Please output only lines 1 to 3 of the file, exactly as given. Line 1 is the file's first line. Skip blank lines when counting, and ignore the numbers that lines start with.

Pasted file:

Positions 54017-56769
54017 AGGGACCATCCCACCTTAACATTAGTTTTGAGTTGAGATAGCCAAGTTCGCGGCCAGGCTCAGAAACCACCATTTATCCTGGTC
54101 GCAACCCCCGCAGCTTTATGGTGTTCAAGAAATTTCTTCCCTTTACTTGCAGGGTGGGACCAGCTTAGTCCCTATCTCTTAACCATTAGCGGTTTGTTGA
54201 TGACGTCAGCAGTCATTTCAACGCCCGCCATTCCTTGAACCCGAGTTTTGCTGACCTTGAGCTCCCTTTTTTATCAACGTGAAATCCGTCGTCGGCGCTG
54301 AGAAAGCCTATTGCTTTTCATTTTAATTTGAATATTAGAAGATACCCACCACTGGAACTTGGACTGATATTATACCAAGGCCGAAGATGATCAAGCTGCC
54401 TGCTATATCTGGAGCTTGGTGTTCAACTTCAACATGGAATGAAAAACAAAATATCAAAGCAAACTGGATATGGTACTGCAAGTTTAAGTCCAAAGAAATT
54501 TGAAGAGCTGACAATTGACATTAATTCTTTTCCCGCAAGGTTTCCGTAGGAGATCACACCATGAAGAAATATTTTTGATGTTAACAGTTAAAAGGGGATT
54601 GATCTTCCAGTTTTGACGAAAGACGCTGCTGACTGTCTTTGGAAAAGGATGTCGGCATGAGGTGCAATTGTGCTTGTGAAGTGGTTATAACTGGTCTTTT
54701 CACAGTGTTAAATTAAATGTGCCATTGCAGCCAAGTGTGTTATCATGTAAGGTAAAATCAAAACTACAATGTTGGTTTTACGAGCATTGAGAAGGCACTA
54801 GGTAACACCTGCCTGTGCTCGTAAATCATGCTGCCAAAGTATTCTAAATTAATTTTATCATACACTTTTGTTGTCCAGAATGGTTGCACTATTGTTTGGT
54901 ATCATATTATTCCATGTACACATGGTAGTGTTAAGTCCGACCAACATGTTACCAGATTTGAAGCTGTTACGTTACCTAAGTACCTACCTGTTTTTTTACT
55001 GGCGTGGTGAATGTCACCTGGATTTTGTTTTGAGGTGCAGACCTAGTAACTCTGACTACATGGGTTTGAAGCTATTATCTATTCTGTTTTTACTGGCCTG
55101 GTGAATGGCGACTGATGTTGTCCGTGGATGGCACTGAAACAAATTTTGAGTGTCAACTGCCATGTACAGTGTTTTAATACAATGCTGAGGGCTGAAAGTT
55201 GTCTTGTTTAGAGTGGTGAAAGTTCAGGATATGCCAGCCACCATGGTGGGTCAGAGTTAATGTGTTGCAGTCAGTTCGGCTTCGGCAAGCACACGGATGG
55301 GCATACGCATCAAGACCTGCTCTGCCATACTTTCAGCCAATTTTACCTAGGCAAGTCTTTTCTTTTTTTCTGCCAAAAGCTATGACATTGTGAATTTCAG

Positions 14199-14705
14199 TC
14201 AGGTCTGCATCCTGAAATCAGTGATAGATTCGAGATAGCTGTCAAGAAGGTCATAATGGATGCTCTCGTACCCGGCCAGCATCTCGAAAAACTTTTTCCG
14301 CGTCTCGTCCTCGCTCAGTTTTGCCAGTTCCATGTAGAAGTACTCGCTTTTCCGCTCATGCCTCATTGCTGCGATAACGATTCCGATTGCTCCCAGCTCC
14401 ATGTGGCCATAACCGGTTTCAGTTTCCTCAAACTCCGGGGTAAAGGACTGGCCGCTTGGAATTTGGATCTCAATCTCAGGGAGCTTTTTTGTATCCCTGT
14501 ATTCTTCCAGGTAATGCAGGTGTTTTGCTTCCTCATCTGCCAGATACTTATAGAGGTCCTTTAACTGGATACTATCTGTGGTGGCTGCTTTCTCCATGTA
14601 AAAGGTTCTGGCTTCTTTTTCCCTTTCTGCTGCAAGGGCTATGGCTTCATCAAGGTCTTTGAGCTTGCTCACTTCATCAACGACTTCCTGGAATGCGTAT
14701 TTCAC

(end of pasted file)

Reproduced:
Positions 54017-56769
54017 AGGGACCATCCCACCTTAACATTAGTTTTGAGTTGAGATAGCCAAGTTCGCGGCCAGGCTCAGAAACCACCATTTATCCTGGTC
54101 GCAACCCCCGCAGCTTTATGGTGTTCAAGAAATTTCTTCCCTTTACTTGCAGGGTGGGACCAGCTTAGTCCCTATCTCTTAACCATTAGCGGTTTGTTGA